The Case of Asian Parenting

Before I begin my narration of a rather unfortunate encounter with an Asian parent and my critical review of the Asian parenting system, I’d like to say that my thoughts and feelings don’t pertain to the whole of the Asian community. Please keep an open mind when reading, and for the Asian readers, don’t feel offended in any way – the post is from my perspective.

Asian parents have quite the bad reputation these days. Known as “Tiger Moms” and “Wolf Dads” these parents are infamous for pushing their kids to the top no matter what it takes. However, is this actually good for the child? Does the child actually benefit? Or do they just become reliant on their parents and end up being unable to continue college because they can’t take care of themselves? Though parents should support their children, they shouldn’t do things for the child – some things are meant to be experienced by the child alone.

I like to refer to these experiences as life lessons. There’s a big difference between personally learning these lessons and doing what the parent says. The constant bantering from parents about “lessons they should learn” and “how to do this and how to do that” becomes an irritating whine to kids (teens especially) instead of something useful. Though some teens will pay attention and learn, most don’t. The end result? An irate parent and a seriously pissed teenager – nobody is happy. I understand that parents don’t want their kids to experience the “harsh realities” of life and instead prefer to guide them away from those potholes, however parents can’t guide their children forever. At some point, these “kids” will have to leave off with the crutches and walk on their own.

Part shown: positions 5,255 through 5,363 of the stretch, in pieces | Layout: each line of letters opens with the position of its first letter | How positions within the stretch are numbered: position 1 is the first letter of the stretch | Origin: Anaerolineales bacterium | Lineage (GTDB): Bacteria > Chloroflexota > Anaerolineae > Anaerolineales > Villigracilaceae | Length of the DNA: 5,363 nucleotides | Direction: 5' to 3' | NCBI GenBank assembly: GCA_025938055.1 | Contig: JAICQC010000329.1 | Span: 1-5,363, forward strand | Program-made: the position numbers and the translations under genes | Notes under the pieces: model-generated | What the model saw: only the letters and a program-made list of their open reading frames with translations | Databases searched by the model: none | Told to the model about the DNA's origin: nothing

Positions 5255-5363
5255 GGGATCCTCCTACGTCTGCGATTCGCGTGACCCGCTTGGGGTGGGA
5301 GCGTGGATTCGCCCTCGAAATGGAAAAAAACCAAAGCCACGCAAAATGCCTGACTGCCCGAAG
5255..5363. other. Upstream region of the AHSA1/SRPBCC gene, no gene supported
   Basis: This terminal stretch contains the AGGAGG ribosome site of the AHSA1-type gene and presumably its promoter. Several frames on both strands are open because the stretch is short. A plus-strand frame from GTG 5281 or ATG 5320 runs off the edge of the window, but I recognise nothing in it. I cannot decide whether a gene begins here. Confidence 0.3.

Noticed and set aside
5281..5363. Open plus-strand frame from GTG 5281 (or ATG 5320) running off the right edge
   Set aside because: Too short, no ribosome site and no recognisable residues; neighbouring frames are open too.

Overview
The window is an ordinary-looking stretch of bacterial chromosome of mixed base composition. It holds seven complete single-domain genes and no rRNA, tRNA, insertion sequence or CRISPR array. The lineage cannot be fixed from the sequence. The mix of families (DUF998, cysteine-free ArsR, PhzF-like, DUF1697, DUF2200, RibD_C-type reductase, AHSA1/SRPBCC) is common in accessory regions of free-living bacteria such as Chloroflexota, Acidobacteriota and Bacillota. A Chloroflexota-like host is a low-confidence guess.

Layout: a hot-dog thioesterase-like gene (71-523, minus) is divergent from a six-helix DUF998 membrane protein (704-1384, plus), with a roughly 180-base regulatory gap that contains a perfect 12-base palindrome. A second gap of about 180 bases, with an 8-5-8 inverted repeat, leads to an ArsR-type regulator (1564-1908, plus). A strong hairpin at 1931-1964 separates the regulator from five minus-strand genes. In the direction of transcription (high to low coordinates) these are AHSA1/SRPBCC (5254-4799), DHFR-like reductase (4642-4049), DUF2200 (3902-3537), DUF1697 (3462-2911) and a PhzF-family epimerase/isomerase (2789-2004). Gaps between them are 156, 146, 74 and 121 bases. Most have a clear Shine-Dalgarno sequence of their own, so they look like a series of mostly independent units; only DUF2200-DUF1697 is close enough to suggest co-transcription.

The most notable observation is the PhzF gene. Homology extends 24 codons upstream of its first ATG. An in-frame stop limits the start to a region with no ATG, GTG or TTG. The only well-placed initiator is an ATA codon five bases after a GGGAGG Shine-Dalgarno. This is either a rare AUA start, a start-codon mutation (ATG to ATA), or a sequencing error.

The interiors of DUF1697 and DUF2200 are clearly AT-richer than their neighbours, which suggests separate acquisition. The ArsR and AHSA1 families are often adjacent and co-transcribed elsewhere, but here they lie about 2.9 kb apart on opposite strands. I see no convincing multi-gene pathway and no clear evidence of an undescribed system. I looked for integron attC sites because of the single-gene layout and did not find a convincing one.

Also,  the children (perhaps I shouldn’t  use the term children – these cases are more prolific in teens) are not self motivated; they’re motivated by their parents which means that when they leave their parents, there will be nobody forcing them to work. The massive amount of relief from the “parental stress” causes teens to just let loose and become unable to find motivation to work; after all, they don’t want to force themselves through the same hell that their parents forced them to go through.

Finally, the long awaited story time. My sister came home today from an academic competition event sullen and downcast and when I asked her what happened, I wasn’t surprised to hear that the issue lay within the “prize.” Now, as my sister put it, she wasn’t into the act of winning the prize (according to her description, it was a gigantic trophy), it was what happened when she obtained the prize. The event was organized so that everybody was in pairs, however, there was only one trophy for each pair – I’m sure you can guess where this is heading. When my sister was about to take the trophy with her, it was snatched from her hands by her partner’s Asian mother. And I quote….

This trophy belongs to my daughter. She worked hard for it and this is her last year doing it.”

Is that supposed to mean my sister didn’t work hard for it? I can understand the mother’s wish of seeing her daughter succeed, however to go to such lengths, is it really necessary? The “tiger” in her succeeded in earning her daughter a trophy, but it also succeeded in creating an awkward atmosphere between two friendly partners.  Was being so rude really worth it?

Before Asian parents begin enacting their inner tiger/wolf, perhaps they should evaluate the effects of their actions – is it truly good for their child? Also, what will others think of their actions? i understand Asian parents have high standards for their children, but maybe, just maybe, they should tone down their actions at times.